Why should anyone be led by you ?

Today’s corporate world demands more leaders in an organisation than managers. The organisation and its people want to be lead by an able leader who has a clear vision and mission. A leader is always associated with encouraging and motivating its subordinates so they can do work more willingly. “It is a relationship through which one person influences the behaviour or actions of other people” (Mullins, 2013:369). Leadership as describes by Kurt Lewin is basically of three types. He categorizes leadership into three different styles based on the way a leader handles his employees (Cherry, 2012).

On a personal level, I believe that no particular leadership style is completely correct or wrong. Each one has its own set of advantages and limitations. In fact leadership styles also depend upon the situation of the task and the types of employees and teams associated with it. Most people agree that participative or democratic leadership is the best one. In spite of many good elements attached to it, it still has some drawbacks such as indecisiveness and time consumption (Anderson, 2011). Likewise authoritative or autocratic leadership which is generally perceived as a negative one does has its own side of benefits. Authoritative leadership does help in making quick decisions and stays in total control of the leader.

My vision of leadership is a mixed blend of both the authoritative and democratic leadership. A good leader is one who can change his way of direction based upon the situation and the workforce. Democratic consensus can be beneficial for business ethics but at the same time staying firm and rigid as an authoritative leader is also necessary.

Chanda Kochhar who happens to be the CEO and managing director of ICICI bank, India is my role model in terms of effective leadership. Leading the largest private bank of India in a male dominant society and steering away the bank from financial crisis is her biggest achievement. “She is the bank’s first female CEO overseeing some $93 billion in assets and 3,100 branches in 19 countries.” (Forbes, 2013).

Chanda Kochhar exhibits both democratic and authoritative leadership. She pays regular visits to the bank’s different branches unannounced and talks to various employees, trying to understand the issues and how to resolve them. She believes in constant feedback and improvement. She also lays a great emphasis on developing leadership. She further insists that “Every leader has certain great qualities, and every leader has some things that need to be worked on.” (Chandler, 2012). Being appointed as the CEO in 2009 during the peak of financial crisis, she had to take some strategic authoritative decisions. As an authoritative leader, she boldly faced the criticism of “Transactional errors which was previously presumed to be money laundering. This helped in slowly regaining the customer trust which was relevant for the bank’s growth” (Forbes, 2013)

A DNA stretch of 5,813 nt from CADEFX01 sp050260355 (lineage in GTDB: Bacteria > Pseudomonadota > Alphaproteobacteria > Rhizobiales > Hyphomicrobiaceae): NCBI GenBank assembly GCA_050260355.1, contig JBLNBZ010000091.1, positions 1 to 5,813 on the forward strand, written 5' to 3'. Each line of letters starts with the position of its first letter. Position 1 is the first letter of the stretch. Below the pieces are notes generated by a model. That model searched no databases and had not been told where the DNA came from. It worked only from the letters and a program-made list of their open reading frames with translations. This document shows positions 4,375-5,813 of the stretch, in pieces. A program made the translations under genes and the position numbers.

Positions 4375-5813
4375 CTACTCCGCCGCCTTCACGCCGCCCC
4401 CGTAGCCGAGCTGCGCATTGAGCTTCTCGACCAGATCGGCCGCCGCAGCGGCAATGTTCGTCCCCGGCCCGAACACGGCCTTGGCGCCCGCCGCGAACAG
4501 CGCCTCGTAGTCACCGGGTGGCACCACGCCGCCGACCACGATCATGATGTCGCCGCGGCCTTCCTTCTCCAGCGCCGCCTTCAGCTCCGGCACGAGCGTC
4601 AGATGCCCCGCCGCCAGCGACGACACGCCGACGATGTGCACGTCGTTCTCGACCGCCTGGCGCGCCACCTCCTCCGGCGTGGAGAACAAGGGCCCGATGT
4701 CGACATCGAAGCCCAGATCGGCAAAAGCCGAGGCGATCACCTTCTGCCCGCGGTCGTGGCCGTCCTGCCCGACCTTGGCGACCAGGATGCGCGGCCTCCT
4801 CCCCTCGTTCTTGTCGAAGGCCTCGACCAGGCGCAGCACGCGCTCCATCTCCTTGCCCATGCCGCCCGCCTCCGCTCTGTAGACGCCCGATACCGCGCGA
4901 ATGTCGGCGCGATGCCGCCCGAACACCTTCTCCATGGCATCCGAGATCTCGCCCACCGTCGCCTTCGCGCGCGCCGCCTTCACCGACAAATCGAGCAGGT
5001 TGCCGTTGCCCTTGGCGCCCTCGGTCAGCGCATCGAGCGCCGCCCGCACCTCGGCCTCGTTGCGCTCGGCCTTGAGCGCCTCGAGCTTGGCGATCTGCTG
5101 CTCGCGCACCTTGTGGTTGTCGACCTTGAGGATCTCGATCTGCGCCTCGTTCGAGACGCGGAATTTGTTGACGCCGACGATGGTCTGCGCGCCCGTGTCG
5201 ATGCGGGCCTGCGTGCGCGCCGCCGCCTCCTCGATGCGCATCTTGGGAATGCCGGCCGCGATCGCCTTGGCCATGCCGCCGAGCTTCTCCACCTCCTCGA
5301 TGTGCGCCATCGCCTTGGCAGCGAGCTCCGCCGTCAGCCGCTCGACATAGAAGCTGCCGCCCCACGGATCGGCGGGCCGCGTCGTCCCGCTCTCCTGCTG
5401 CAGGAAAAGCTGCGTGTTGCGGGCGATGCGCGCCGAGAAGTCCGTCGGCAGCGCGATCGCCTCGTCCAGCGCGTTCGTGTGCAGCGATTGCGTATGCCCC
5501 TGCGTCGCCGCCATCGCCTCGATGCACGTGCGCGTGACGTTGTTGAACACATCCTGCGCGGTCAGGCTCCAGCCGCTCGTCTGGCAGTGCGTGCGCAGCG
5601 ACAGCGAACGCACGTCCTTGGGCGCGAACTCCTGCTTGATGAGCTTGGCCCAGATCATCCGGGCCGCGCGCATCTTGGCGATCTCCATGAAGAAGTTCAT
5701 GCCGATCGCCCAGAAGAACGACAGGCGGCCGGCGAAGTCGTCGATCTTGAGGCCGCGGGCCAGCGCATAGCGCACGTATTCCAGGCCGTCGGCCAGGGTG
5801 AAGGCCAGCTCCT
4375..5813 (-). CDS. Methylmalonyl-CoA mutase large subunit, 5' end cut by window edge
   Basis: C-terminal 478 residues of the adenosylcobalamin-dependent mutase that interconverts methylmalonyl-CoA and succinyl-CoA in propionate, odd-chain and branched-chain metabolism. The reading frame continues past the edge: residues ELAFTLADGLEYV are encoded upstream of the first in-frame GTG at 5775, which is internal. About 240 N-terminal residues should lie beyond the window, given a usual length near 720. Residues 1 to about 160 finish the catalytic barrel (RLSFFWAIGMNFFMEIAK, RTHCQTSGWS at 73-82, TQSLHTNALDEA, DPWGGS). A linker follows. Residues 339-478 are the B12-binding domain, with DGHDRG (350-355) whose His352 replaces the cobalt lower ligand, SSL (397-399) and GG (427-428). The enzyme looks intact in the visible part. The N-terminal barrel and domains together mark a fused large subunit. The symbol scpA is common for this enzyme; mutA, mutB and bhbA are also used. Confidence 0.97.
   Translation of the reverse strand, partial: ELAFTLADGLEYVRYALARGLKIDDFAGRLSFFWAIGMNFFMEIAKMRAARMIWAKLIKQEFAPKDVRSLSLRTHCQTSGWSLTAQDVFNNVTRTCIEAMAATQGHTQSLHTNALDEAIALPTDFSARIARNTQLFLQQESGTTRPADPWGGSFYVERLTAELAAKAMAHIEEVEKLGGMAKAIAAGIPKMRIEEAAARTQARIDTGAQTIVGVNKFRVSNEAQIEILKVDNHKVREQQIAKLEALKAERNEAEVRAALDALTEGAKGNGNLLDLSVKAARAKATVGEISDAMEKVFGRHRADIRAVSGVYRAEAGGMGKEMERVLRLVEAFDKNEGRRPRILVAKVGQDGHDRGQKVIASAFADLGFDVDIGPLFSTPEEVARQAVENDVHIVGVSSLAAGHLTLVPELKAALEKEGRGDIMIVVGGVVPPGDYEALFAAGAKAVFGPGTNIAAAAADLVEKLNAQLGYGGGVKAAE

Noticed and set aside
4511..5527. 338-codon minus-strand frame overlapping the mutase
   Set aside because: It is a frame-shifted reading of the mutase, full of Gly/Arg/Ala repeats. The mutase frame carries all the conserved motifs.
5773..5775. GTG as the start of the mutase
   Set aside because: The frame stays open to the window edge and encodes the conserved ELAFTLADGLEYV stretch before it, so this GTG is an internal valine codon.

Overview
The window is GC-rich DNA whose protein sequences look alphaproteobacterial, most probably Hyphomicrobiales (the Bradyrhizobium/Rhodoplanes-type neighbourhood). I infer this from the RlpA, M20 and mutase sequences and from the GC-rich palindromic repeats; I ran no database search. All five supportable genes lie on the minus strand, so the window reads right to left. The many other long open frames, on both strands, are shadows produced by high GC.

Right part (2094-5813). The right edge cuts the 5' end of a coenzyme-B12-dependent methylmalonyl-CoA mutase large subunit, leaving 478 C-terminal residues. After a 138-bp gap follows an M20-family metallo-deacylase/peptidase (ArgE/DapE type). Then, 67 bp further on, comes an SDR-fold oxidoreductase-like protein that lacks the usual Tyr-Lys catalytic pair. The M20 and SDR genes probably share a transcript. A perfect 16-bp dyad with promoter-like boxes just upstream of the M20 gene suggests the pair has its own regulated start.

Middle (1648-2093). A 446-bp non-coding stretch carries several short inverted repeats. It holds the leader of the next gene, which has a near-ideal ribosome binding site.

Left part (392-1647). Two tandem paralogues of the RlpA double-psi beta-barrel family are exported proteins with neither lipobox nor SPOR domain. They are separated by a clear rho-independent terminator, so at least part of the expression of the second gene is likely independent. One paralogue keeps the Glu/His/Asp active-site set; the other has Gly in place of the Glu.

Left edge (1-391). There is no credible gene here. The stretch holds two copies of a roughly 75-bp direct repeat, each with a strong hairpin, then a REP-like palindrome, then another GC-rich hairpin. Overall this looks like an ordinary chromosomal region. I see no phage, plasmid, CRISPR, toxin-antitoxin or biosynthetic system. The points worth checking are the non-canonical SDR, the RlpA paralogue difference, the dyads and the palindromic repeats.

My colleagues consider me to have a democratic style of leadership. This happened on several occasions during the seminars held in my MBA program at the university. I believe in mutual consensus of the team as I value the team most. This practice helps to develop a bond between the team members which is the most valued asset of a team. The results achieved as a consequence tend to last long. I first learned about my leadership qualities during the preparation of a debate. Upon taking Belbin’s team role test, I further discovered that I was an implementer. This further goes in sync with the democratic style of leadership. This type of leadership is equally valued in the investment banking sector wherein there is a constant interaction with the client and the team mates.

I would like to develop some authoritative leadership skills as well as I progress through my MBA. This would counter the limitations that arise due to the democratic style of leadership. I observed during the preparation of my debate that my group was slow in getting straight to the decisions which was eventually consuming time as well. This can be sorted out by applying an authoritative style. However too much practicing of authoritative leadership could also hamper the progress of the team as the ideas of one individual could not be forcefully imposed on others.

As said, an effective leadership could be a mix blend of both the authoritative and a democratic style of leadership. This helps in cutting down the conflicts and boosting the productivity of an individual or an organisation. I particularly like the leadership style of Chanda Kochhar who is a best example of this scenario.


Mullins, L.J. (2013) Management & Organisational Behaviour, 10th edition, Harlow: Pearson Education.

Anderson, P. (2011) Advanatages and disadvantages of democratic leadership styles, 12 Feb, [Online], Available: http://www.insidebusiness360.com/index.php/advanatages-and-disadvantages-of-democratic-leadership-styles-6070/ [2014].

Chandler, C. (2012) Leading in the 21st century: An interview with Chanda Kochhar, Sept, [Online], Available: http://www.mckinsey.com/insights/leading_in_the_21st_century/an_interview_with_chanda_kochhar [2014].

Cherry, K. (2012) Lewin’s Leadership Styles, [Online], Available: http://psychology.about.com/od/leadership/a/leadstyles.htm [2014].

Forbes (2013) Power Women, [Online], Available: http://www.forbes.com/profile/chanda-kochhar/ [2014].